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For a Brownian motion $B_t$, the evolution of the moments with $t$ obeys the simple rule: $$\mathbb{E}[|B_t|^p] = \kappa_p |t|^{p/2},$$ with $\kappa_p<\infty$. The proof only requires to remark that the random variables $\frac{B_t}{\sqrt{t}}$ are Gaussian with variance 1.

I am interested to know if, more generally, the question was studied for Lévy processes. Of course, in the general case, the moments can be infinite. When they are not, do we have an estimation of the evolution of $\mathbb{E}[|X_t|^p]$ for a Lévy process $X_t$, or at least some bounds?

Thank you for your attention.

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up vote 5 down vote accepted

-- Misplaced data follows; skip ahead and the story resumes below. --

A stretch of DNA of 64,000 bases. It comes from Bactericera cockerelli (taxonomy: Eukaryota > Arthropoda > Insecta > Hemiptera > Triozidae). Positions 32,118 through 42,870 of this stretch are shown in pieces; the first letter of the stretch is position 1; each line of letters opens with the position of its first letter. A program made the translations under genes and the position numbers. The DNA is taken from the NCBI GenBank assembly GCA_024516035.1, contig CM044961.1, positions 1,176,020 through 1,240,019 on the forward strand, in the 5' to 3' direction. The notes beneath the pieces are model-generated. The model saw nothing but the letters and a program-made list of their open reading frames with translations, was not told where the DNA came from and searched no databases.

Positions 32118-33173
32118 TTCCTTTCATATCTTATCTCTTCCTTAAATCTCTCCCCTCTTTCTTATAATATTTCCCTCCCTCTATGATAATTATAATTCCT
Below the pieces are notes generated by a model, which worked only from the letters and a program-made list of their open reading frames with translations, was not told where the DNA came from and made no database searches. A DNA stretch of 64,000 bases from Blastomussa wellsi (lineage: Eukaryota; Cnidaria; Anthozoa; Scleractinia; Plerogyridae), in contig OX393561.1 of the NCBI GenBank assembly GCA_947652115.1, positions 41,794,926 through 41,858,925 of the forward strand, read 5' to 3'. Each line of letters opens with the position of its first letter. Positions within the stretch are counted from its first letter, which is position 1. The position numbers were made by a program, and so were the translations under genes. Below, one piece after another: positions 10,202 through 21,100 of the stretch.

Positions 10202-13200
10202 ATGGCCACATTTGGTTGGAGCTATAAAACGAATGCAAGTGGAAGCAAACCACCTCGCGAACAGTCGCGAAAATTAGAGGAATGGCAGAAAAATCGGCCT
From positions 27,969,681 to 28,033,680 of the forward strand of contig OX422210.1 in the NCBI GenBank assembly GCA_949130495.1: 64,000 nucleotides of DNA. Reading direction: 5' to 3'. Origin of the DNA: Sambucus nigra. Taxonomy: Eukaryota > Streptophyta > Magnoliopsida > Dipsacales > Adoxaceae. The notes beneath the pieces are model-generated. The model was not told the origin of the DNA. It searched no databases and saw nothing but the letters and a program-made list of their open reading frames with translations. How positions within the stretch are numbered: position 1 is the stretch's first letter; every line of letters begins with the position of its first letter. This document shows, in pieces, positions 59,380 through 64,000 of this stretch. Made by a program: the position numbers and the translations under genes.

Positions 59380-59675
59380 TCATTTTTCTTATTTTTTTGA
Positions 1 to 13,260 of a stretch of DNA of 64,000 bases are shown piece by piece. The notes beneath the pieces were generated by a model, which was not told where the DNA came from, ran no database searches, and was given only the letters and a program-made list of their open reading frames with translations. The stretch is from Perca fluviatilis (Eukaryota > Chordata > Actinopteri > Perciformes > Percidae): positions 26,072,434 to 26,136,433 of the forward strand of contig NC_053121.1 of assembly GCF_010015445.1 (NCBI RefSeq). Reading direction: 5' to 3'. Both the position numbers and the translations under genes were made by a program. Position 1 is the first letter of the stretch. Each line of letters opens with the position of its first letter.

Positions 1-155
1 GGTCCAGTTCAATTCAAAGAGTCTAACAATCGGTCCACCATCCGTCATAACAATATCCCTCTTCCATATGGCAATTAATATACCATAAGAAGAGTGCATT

In this paper (Proposition 2.3.), it is proved that if $k$ is an even, positive integer and $(L(t))_t$ is a Levy process with finite $k$-th moment, i.e. $\mathbb{E}\left\|L(1)\right\|^k<\infty$, then there exist real numbers $m_1,\ldots,m_k$ such that $$ \mathbb{E}\left\|L(t)\right\|^k=m_1t+m_2t^2+\ldots+m_kt^k,\quad t\geq 0. $$

It is not assumed that the Levy process has mean zero, hence the maximal exponent $k$ (rather than $p/2$ for your mean-zero Brownian motion).

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That is definitely interesting. I obtained some similar relation for the case $k=4$. The example of $\alpha$-stable processes suggested that this could be generalized for non-even (possible fractional) $k$. If you have any suggestions of source for such a question, I would appreciate. Whatever, thanks a lot for the paper. – Goulifet Apr 22 '14 at 12:26

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